Mary Macleod, Tory MP for the west London seat of Brentford and Isleworth, is one to watch. A former City high-flyer, she's only been in Parliament for 18 months but has already been on a select committee and is now on the bottom rung of the greasy pole of government.
She's just come back from Afghanistan and is preparing to fight a highly competitive by-election in the seat next door to hers following the death of Alan Keen last week. Huffpost caught up with her the day after she got back from Afghanistan..
Tell us about Afghanistan...
We went at the weekend to Camp Bastion, really for only 24 hours. It was with a group of cross-party MPs, mostly from the Armed Forces Parliamentary Scheme, which sees MPs spending 22 days a year looking at the armed forces and talking to troops on the ground. We wanted to look at progress on stability and security in the region and talk to the troops and find out how they're feeling.
And it's been a pretty awful few days in Afghanistan, with three British soldiers killed in the past week...
It's always difficult for them when someone's killed for them to pick up again, but they have good support networks. But it's human life and it's what you see when you're out there, the size and scale of what they do, which is quite difficult to comprehend when you're back in the UK. But what struck me was the level of collaboration among the coalition that's out there, the people and countries working together in the area.
And they have made quite a lot of progress and I think in the UK we don't get a great picture of what's happening in Afghanistan. Are the Taliban just sitting quietly and are they going to cause havoc once we've gone, will they undo and damage all the things we have done? But we're making real progress in schooling. There used to be 1 million kids in education, now there's 8.3 million students, and whereas there were no females in education, there's now 1.2 million.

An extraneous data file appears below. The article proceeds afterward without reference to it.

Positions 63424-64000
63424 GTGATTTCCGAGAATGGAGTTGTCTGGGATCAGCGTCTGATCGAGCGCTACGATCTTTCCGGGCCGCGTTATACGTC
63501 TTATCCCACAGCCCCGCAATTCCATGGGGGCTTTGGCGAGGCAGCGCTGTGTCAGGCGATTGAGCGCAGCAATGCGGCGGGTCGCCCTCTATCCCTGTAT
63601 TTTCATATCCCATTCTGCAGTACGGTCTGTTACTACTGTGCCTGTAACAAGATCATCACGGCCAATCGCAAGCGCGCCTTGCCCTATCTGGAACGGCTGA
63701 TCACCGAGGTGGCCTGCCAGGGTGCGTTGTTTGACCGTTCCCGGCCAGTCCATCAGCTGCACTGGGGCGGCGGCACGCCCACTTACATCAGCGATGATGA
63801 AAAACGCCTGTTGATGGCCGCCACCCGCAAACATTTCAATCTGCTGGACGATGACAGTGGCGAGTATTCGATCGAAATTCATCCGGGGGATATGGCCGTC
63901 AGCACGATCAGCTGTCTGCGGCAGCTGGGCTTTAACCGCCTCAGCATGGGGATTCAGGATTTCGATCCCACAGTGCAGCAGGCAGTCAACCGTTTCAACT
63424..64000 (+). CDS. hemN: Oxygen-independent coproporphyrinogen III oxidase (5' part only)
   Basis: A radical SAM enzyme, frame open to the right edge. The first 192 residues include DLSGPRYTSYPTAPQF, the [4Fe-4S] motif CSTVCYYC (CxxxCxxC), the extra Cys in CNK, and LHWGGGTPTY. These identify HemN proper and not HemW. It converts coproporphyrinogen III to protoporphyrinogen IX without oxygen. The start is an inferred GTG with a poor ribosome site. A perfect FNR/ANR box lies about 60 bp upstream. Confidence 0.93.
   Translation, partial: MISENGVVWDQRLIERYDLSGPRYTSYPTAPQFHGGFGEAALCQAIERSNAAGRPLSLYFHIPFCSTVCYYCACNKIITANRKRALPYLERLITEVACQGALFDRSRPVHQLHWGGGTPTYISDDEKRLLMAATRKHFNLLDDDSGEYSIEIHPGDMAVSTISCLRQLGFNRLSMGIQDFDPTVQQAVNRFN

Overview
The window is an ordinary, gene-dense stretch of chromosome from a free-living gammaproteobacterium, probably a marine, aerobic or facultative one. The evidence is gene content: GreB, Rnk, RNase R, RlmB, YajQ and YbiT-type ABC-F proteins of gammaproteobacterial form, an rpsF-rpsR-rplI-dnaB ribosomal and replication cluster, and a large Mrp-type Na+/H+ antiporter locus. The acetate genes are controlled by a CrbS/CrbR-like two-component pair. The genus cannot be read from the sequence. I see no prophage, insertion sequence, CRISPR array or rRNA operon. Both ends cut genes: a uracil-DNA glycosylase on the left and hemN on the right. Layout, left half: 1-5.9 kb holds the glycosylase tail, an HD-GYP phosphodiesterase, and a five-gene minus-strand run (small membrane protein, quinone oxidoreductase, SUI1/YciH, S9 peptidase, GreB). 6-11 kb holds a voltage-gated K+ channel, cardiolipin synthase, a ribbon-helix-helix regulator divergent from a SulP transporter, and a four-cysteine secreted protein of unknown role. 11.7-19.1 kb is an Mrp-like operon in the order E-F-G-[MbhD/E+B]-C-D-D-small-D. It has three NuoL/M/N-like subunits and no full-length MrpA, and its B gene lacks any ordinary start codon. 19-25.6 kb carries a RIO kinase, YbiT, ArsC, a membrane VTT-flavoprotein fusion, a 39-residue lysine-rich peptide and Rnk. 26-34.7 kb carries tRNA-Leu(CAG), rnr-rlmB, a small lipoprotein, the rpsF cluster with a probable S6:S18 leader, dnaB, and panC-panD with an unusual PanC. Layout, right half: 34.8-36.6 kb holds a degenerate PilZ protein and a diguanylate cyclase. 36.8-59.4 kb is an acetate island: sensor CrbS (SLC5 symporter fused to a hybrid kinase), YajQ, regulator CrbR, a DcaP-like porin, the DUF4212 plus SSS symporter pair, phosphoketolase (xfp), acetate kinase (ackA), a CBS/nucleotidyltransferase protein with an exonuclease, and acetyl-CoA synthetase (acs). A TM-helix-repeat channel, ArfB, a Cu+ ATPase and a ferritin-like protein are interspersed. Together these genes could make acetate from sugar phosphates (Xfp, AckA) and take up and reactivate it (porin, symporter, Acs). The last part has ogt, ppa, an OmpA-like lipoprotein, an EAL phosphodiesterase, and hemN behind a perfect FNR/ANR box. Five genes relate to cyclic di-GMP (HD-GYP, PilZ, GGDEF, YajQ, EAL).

What was the general chat among MPs on the plane back?
I think MPs felt that we are on the right track there, but we need to communicate it better. We need to talk about these really good things. The interesting thing is the role of Pakistan and how we actually use our influence with Pakistan to create stability in the region.
As a Tory, do you get a lot of questions from personnel about the Strategic Defence And Security Review?
Yes. That and pensions. People always ask me about that. One of the guys in Afghanistan told me about how really simple things are frustrating. So if you're posted abroad, you potentially may not have a UK address for 3 years. When you come back to the UK and you want to get a mobile phone contract or a mortgage, you can't. Those are things that we can find a simple solution to, this seems crazy that these men and women are out there fighting, and get penalised when they come back to Britain.
And there is the issue about how welfare reform might affect reservists, isn't there.
Well that hasn't come up for me, but I think what we have to do is listen to their concerns because there might be some simple solution. I think in that way it's across the floor of the house that we want to support the armed forces and if they're being penalised it's probably because nobody's looked in enough details at these issues that probably can be solved.
You came into Parliament from the City. Do you find the public sector frustrating?
Well, it's intriguing because when I was in the City I used to think that things there were too old-fashioned, took too long to do, were too complex and bureaucratic and that you could get things done in Parliament. Now I've been in here for a while... (she laughs)... although I do understand now why it takes a long time for Bills to go through. There are reasons why it has to go through those various stages.
Obviously it's a bit soon since the death of Alan Keen, but there is a by-election coming up in the seat next-door to yours. Is it winnable for the Tories?
I would say it is. I must say it's really sad about Alan Keen, who was a real gentleman and great to work with. But the Conservatives have reduced his majority there, and at the last election it was about a 4,500 majority, so I think it's doable. I started out with about a 4,000 Labour majority in my seat and I won it, so I don't see why we can't. People say it's more difficult in government but there is a Labour council that I think has done cuts in the wrong places. So they'll have to defend their position. I think there's all to play for in this. Alan Keen probably had a personal following.
The Feltham And Heston by-election is expected to be held in the new year.
More:Conservative Party Helmand Province Feltham And Heston By-election Afghanistan Feltham And Heston
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